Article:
I'm coming out - of retirement - to write this review of a groundbreaking autobiographical game by someone whose criticism of not my work but me as a person may explain why I don't post here anymore. Of course the real reason is that the Drupal gives me a hassle uploading the images every time, if I could grab a link and rip some pics off Google Images, throw together some text in 10 minutes, I'd probably post once a week or something.
Simone de Beauvoir wrote in The Second Sex that "one is not born, but becomes a woman". For feminists this is a statement about gender as a social-construct, but for Anna Anthropy it is literally true. Anna has been undergoing hormone therapy since 2011 and has now made a game about the experience. I'm pleased to say it was a delight, concise in its Wario Ware meets Cathy Acker rapid-fire storytelling, where text narration of key-press metaphors guide you through like a Pinterest flip-book.
We used to talk about metaphors as ways of taking abstract systems, like nested timers on a rail grid, and tying them to something people care about, like running a diner full of happy customers. Now we can start talking about gameplay metaphors in a more multi-dimensional way, as keystones to highly individuated human experience. I read the preview of Anna's book, the gist is get is that she's advocating a whole lot more of this. The systems you'll encounter in Dys4ia aren't terribly deep, they're clever, and they're well-paced, and how that pacing fits the autobiography is what makes them sing. I'd like to see deeper systems applied in this individualistic metaphor manner, but I'd like a lot of things. My life's goal is to facilitate that for all humanity, incidentally.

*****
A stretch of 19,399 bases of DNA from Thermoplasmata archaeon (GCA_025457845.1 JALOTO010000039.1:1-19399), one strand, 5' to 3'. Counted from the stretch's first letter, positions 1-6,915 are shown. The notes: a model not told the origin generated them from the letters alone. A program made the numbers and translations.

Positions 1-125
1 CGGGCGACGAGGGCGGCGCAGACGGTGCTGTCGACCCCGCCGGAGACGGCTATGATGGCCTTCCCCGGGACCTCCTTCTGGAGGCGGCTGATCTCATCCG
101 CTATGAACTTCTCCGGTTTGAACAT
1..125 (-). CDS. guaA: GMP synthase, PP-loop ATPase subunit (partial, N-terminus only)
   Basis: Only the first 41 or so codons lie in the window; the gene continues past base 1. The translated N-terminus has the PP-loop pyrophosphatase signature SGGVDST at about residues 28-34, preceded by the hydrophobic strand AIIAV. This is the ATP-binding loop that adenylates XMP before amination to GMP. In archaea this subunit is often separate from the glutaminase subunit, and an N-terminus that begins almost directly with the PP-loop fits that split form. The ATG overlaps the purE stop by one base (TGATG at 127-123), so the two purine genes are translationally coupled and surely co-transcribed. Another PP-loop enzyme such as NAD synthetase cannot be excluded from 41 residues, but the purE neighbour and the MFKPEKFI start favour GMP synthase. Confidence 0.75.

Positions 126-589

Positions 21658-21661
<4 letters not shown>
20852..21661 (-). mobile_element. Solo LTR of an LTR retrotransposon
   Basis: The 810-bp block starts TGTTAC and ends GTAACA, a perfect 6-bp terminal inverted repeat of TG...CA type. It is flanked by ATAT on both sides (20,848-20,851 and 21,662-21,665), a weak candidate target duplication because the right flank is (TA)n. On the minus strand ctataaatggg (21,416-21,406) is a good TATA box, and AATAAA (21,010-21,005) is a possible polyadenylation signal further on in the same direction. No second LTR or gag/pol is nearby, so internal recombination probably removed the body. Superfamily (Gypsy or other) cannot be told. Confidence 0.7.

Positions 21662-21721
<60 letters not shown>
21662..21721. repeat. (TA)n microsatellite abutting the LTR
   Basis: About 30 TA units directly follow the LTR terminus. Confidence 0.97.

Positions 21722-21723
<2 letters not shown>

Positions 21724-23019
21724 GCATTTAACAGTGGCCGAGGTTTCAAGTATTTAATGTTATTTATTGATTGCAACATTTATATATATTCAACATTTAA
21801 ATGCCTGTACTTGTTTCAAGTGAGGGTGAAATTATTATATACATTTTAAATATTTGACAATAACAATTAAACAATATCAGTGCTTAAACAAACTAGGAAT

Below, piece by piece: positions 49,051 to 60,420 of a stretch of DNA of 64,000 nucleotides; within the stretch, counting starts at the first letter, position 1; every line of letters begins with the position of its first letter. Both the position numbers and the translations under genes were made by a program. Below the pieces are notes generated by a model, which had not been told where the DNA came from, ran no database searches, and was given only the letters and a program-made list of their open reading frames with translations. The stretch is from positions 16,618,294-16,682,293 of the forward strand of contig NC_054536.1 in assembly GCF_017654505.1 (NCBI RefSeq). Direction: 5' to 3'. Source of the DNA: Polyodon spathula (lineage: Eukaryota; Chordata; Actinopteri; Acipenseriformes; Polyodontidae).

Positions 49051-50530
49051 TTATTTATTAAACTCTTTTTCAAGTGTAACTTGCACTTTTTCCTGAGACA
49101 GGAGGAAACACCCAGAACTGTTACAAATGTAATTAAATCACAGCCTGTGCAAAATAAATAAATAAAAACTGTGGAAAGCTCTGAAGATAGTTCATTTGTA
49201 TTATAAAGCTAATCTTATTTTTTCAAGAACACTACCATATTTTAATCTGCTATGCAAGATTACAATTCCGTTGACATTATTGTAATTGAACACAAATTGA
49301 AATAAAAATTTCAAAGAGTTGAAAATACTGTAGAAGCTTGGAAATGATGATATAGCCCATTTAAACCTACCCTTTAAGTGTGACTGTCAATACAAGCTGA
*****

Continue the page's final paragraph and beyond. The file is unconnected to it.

It'll literally take you 10 minutes and you might laugh like I did or gain a new perspective on gender, this individual you may have interacted with, or game design.
After Anna called me names and told me to "go home" (I was home at the time) in 2009, I thought about saying nasty things about her gender, but I didn't, earning an Achievement similar to the one lampooned at the end of Dys4ia, but with different criteria. I'm about free expression and happened to be ball tripping on testosterone, if someone wants to ball-trip on estrogen, cool. I never liked Ecstasy but I love LSD, to each her own. The freedom to edit one's own experience underpins the value in being human. And with designs like this pointing out what's possible, these edits can amount to a great transhumanism, whatever that may mean to you.